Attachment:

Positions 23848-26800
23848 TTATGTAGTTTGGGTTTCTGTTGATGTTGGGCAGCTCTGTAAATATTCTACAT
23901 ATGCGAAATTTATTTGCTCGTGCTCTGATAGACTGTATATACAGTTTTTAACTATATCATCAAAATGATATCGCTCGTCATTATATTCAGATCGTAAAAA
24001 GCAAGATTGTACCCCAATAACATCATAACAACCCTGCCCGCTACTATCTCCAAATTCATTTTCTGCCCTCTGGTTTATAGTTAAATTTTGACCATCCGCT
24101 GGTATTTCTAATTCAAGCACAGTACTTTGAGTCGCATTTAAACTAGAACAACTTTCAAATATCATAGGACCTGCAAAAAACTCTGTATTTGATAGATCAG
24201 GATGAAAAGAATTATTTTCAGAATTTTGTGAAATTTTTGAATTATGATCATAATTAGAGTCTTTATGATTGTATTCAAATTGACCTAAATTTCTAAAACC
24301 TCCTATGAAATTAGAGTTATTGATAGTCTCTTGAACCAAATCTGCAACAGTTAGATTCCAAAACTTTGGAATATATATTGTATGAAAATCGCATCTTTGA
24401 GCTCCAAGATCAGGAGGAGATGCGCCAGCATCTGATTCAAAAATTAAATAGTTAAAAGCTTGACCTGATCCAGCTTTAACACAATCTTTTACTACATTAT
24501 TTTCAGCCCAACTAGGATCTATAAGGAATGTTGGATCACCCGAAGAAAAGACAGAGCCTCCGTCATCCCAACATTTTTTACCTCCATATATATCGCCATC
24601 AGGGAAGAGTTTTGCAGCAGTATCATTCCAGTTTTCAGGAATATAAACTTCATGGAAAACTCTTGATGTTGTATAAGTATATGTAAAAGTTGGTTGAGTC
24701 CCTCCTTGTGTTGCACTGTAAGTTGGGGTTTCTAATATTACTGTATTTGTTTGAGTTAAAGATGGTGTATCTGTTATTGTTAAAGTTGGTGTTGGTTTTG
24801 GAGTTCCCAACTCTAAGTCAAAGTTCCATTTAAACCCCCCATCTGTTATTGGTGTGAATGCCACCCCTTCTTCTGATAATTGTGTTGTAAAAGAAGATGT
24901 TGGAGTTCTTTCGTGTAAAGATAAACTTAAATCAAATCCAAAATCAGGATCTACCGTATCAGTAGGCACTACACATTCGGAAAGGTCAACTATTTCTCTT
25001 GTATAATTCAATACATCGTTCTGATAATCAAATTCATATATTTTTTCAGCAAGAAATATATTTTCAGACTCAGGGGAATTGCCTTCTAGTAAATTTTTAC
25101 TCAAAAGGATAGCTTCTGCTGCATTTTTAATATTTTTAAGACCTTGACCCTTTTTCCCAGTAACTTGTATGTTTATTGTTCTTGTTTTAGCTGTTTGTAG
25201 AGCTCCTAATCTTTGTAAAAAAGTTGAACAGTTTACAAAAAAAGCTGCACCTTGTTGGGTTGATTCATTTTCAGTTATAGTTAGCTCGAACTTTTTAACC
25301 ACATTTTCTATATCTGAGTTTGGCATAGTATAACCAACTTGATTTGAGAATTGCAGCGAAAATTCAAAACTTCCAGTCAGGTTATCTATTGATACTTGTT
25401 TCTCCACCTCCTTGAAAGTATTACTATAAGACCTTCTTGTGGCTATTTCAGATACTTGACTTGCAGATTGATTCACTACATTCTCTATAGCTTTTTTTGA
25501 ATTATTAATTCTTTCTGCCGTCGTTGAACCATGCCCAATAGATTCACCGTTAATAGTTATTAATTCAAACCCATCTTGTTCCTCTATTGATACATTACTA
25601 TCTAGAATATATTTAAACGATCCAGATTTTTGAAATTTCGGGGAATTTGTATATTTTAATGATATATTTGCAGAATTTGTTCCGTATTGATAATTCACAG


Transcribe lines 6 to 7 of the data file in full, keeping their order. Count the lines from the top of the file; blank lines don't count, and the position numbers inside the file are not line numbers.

24201 GATGAAAAGAATTATTTTCAGAATTTTGTGAAATTTTTGAATTATGATCATAATTAGAGTCTTTATGATTGTATTCAAATTGACCTAAATTTCTAAAACC
24301 TCCTATGAAATTAGAGTTATTGATAGTCTCTTGAACCAAATCTGCAACAGTTAGATTCCAAAACTTTGGAATATATATTGTATGAAAATCGCATCTTTGA